Dance apparel began to change to what we know today. Imagine how Isadora Duncan (see picture below), early 20th century dancer, surprised her audience when performing in bare feet, without stockings nor tutus? Just in flimsy Greek tunics. She is known as “the mother of modern dance”.

Anna Pavlova started to wear the practical light weighted tunic for her rehearsals.

Revue dancers danced in bare legs while others started wearing the famous one-piece bathing suit adopted by long distance swimmer Annette Kellerman.

For classical ballet dancers, rehearsing bare legs was never a good idea. That is because the muscles need to keep warm to prevent injuries.

Today, dancers wear leotards as well as tights and leg warmers.

What is a leotard?

A leotard is a skin-tight fitting suit of knitted jersey that covers the body from shoulders to the crotch. There are short sleeves, sleeveless and long sleeves leotards. The unitard, which is a variation of the leotard, covers the legs.

It is the French acrobatic trapeze artist Jules Leotard (see right picture) that invented the leotard in the 19th century. He named it the “maillot” which is a French name for different type of sports shirts and tight-fitting shirts. It’s only circa 1886 that the name “leotard” started to be used, years after Leotard’s death.

Leotards were mainly used by circus and acrobatic artists and later adopted by professional dancers.

Why do dancers wear dance leotards?

  • Freedom of movement: the most obvious reason is that dancers that are also considered athletes wear leotards during practice because it allows freedom of gesture and grants greater mobility.
  • Prevent injury: on the other hand, it helps teachers to see if the dancer has proper hip alignment and correct the posture when needed. If the bones are not aligned, the student might end up forcing the rotation and get injured.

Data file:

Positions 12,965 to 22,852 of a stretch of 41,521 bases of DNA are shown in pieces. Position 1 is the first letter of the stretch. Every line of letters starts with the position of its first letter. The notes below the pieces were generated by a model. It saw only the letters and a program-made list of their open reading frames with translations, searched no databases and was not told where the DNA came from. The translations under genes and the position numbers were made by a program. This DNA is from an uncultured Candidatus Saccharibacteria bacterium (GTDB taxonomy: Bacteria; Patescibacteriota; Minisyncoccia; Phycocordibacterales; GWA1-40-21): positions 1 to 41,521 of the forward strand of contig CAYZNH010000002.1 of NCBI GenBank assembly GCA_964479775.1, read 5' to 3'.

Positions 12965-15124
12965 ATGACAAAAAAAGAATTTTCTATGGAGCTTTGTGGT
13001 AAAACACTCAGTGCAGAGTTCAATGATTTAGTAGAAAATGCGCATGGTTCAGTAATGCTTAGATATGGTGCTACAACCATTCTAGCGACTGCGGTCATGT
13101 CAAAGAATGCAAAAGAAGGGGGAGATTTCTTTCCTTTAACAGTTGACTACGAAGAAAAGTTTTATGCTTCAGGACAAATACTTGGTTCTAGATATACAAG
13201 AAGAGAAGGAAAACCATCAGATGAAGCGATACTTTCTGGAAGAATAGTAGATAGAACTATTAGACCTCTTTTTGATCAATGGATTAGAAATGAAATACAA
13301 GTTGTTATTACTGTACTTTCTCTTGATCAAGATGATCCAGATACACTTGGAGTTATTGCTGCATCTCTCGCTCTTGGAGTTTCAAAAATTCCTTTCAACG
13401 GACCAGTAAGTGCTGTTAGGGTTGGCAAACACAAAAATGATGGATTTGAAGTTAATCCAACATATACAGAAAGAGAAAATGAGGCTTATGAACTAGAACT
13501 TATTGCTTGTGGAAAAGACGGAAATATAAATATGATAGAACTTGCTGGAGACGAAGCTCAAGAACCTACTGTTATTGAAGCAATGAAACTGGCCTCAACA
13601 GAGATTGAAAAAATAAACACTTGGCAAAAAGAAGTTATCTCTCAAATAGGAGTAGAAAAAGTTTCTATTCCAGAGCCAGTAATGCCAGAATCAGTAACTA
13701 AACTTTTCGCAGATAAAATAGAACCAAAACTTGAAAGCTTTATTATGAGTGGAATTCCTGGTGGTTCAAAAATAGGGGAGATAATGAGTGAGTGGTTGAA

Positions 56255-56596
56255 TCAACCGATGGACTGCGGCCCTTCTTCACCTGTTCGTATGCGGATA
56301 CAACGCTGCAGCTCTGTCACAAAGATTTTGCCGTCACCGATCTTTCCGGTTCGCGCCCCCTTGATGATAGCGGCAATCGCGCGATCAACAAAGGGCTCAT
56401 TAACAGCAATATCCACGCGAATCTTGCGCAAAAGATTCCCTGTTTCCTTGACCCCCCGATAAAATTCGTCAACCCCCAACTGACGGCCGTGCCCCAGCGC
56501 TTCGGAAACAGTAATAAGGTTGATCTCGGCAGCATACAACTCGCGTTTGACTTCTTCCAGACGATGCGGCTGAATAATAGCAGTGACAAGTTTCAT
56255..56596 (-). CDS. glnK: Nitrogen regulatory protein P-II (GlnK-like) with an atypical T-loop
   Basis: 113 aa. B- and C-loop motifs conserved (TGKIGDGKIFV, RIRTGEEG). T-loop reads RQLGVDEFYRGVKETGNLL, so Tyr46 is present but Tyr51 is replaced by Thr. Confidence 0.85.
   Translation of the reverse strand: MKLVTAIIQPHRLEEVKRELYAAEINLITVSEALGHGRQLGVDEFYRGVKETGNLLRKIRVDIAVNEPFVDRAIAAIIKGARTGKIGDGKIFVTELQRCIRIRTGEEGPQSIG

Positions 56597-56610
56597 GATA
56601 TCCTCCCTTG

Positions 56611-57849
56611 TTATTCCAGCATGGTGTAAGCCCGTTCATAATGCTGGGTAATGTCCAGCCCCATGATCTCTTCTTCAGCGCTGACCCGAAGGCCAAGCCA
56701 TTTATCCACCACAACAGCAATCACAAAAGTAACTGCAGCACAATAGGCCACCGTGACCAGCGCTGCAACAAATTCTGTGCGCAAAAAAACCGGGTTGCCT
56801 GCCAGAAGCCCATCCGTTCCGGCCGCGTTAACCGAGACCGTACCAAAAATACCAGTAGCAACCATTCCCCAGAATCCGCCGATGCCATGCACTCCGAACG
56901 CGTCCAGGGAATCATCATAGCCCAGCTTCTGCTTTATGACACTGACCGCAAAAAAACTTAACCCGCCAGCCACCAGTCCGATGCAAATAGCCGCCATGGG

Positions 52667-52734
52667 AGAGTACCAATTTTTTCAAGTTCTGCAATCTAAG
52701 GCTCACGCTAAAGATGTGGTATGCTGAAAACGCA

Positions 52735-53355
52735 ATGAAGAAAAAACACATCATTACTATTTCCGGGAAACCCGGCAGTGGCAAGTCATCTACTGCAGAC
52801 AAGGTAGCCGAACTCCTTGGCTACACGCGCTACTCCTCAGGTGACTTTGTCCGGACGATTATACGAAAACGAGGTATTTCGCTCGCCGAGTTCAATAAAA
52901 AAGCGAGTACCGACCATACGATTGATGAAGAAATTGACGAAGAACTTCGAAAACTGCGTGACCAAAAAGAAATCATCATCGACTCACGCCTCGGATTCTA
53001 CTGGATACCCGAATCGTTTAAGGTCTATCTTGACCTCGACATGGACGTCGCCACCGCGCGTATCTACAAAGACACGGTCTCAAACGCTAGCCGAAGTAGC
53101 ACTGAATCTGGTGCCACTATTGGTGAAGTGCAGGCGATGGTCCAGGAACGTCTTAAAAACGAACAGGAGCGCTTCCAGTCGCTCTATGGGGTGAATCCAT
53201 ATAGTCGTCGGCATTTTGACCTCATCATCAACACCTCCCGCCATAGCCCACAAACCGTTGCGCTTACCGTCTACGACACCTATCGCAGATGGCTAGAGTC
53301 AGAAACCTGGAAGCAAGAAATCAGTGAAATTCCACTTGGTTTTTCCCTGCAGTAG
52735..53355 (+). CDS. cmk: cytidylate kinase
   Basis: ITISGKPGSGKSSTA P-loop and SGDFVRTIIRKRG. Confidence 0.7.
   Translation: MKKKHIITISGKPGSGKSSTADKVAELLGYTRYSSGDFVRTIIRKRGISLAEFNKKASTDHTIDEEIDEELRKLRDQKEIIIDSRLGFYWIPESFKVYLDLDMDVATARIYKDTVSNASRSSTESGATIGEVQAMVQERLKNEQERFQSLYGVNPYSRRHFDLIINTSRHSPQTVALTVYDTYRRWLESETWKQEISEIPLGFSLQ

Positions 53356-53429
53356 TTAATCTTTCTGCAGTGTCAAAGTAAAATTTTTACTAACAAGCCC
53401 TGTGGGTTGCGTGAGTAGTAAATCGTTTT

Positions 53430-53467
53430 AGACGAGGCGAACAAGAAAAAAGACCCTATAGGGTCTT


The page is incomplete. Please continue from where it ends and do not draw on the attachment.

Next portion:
• Aesthetics: ballet is an art. While a tutu enhances the visual effect of the movements creating an impression of flight and lightness, wearing skin-tight apparel also reveals the beautiful lines of the human figure and the complexity of the techniques. In ancient Greece, Olympic athletes competed naked to display the beauty of the nude male Greek body.

Dress code today

It is the tradition today for dancers to wear leotards and tights for all the different reasons mentioned above. Also, students must wear the same color leotards, tights ans slippers because group uniformity helps the teacher spot mistakes such as a hip too high or an elbow in the wrong place. When all the dancers look the same, the teacher’s eye is not distracted by different colors and textures etc…


Many choreographers choose close-fitting costumes to be worn on stage to accentuate the lines and gestures of the dancers’ bodies. For over 300 years, rehearsal outfits have always matched onstage dance wear.

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  1. Hello!
    I thought this was great information about leotards. I remember my sister and several of my friends attending dance lessons and wearing leotards. It seems like a comfortable piece to wear while dancing. As we continue to learn more about dance attire, what do you think we’ll be seeing next? What are the clothing trends that will help dancers be able to perform better? I appreciate learning about dance attire. Thanks for your post!

    1. Anne-Caroline says:

      Hello Bobby, I believe leotards are always gonna be dancers’ pratcice attire. It’s the tradition now. What may be different in the future is the material used to make them. More breathable etc…

  2. arthur taubo says:

    I had no idea that the word leotard came from the French acrobatic trapeze artist Jules Leotard. It has “always been there”, and most people do not know where it came from. Thanks for a great post Anne-Caroline. Really interesting.


    1. Anne-Caroline says:

      Hello Arthur, I didn’t know as well until I researched to write this article! Could you send me your site name? Thanks!

  3. He certainly is cute 🙂
    On a more serious note.
    I have always been fascinated by the dancers. Their physical conditioning